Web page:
|Together we Pass Book
|An overwriter was not necessary
Outputs and deliverables
Now What? A guide for UNISA students: http://www.paperight.com/product/1369/Now-What?-Creators-Paperight-and-Together-We-Pass
We learned a lot about managing partnerships, open-licensing anxiety, and marketing:
- On managing partnerships: working with Together We Pass was fruitful in product development phase, but we did not work together well on marketing. The root cause was that Paperight and TWP had different aims: Paperight wanted to use TWP’s mailing list to get UNISA students to buy the book from an outlet, while TWP wanted to offer those same students a free ebook to boost their own reputation among those students. TWP sent out marketing messaging (email, website, Twitter etc.) before we had a chance to vet and discuss it with them. So they got what they wanted, and we didn’t. TWP also put out a press release that described us incorrectly as a publisher, and did not provide the messaging we’ve crafted to tell people about our model. We didn’t see this coming, and should have been more proactive right from the start in clarifying and agreeing on the overall partnership marketing strategy. (This learning has directly influenced our MOU with Riso Africa on a copiers-in-school marketing project, where we explicitly provide for each party to see the others’ marketing releases before they are public.) This wasn’t helped by the fact that the personal relationship between our team members and Tabitha Bailey became brittle during the late production process, which in turn meant the relationship didn’t have the positive energy it needed for us to solve the problem together.
- Open-licensing anxiety/panic: as explained above, we wasted energy worrying over the open licence when we briefly thought UNISA Press liked our book so much they might republish it. At the time, we still expected to distribute lots of copies through Paperight, thereby proving our network’s value to UNISA students. UNISA Press republishing would make that hard to do. However, we hadn’t yet realised that TWP’s free ebook version, and weaknesses in our own marketing, meant that we wouldn’t get to make enough sales to prove our network’s value anyway. In fact, the marketing benefit of having UNISA Press republish our book would have been much greater. Essentially, we panicked: something we must avoid in future.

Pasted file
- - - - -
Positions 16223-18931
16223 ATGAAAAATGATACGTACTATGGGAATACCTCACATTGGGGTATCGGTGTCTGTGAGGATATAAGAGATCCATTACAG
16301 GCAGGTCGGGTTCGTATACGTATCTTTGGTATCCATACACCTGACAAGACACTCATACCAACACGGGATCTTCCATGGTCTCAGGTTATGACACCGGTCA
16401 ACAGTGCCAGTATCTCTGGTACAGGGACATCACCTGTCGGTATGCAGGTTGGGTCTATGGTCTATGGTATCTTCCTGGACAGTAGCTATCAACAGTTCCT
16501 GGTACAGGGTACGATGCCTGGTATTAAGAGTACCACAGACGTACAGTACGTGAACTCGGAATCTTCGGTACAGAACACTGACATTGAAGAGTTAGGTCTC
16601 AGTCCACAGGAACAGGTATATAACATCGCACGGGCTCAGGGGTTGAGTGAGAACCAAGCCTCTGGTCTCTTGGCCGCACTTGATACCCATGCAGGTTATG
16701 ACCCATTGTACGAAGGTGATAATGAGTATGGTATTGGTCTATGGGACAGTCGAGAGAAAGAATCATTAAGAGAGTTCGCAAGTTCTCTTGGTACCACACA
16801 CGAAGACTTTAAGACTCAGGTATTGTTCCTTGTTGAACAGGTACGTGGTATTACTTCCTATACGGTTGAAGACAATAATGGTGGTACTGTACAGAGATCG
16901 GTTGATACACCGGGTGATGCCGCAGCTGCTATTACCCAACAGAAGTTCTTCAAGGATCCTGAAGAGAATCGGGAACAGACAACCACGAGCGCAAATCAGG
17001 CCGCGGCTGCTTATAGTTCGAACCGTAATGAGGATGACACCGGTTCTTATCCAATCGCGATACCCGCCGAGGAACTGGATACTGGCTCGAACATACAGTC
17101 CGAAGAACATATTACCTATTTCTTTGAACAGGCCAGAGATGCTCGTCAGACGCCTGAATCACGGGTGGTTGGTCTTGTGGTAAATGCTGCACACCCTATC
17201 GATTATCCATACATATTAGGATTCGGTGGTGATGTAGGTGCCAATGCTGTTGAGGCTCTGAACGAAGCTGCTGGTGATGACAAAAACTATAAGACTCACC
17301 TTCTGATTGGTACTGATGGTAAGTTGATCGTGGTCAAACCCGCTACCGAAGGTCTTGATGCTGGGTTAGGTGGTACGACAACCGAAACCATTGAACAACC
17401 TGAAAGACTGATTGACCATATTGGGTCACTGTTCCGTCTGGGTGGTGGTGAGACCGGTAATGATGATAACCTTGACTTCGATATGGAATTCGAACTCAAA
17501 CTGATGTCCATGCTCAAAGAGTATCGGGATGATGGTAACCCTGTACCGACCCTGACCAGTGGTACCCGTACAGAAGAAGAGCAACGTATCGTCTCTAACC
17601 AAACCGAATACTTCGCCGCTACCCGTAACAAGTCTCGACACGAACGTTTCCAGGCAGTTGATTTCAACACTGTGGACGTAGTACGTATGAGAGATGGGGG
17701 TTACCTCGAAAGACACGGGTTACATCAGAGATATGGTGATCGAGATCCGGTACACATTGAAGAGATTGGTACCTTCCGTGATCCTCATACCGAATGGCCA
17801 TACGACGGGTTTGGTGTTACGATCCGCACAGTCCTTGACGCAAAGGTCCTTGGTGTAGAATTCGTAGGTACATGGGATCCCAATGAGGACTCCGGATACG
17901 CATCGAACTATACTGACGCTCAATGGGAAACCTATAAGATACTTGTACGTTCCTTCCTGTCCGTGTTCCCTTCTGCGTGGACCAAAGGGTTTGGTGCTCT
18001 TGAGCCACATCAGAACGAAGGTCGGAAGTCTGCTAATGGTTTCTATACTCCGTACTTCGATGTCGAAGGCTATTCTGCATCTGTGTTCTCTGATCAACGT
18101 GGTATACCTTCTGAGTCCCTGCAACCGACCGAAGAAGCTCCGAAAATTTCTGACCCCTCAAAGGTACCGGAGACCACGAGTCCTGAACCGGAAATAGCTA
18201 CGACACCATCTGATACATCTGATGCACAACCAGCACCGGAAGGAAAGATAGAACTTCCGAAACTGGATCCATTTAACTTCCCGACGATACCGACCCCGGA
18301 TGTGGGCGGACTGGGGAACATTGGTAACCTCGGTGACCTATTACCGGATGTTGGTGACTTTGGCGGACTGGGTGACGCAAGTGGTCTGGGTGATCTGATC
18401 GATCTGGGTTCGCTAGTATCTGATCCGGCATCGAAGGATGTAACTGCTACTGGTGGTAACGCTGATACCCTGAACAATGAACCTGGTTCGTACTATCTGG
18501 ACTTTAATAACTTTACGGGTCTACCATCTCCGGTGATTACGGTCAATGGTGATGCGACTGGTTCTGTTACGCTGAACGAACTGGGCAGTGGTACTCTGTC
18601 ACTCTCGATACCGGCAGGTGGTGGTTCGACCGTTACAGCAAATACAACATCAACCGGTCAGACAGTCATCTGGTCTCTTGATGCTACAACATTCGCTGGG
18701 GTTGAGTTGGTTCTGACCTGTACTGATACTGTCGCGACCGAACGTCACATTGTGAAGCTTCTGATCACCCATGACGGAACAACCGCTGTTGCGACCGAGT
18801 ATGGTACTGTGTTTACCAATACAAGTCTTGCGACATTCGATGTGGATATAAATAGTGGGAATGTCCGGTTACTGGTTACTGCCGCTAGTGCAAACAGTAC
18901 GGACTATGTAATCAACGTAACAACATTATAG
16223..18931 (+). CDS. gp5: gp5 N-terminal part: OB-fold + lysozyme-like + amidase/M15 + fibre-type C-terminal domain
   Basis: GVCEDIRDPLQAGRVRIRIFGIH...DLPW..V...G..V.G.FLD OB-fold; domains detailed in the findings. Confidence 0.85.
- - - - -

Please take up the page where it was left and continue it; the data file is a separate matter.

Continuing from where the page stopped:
- Marketing: this project (along with a few others) was an example of how we have been lazy and/or wishful about marketing. In climbing the marketing learning curve, this project has shown us that we cannot do things in half measures. We’ve since got much more deliberate about planning and executing marketing strategies properly, putting in real effort and full-time team resources. (Our subsequent PR around the Paperight Young Writers’ Anthology is an example of how it’s done properly, and that in turn has informed our bigger marketing plan for 2012–2014.)
We’re planning to relaunch the book as part of our marketing plan for 2013–2014. We’ll control the messaging ourselves (marketing won’t be in partnership with TWP), and develop a more solid marketing plan. We still believe the book will sell in future, but we will need to be smarter about promoting it.
As a team, we’re very disappointed and a little embarrassed byt eh way this project turned out. However, we learned a lot of very valuable lessons that we’ve already putting into practice, and the book still has lots of potential to be valuable in future.
Plan relaunch in marketing strategy, and continue to use the book as a touchpoint in our ongoing discussions with UNISA and UNISA Press.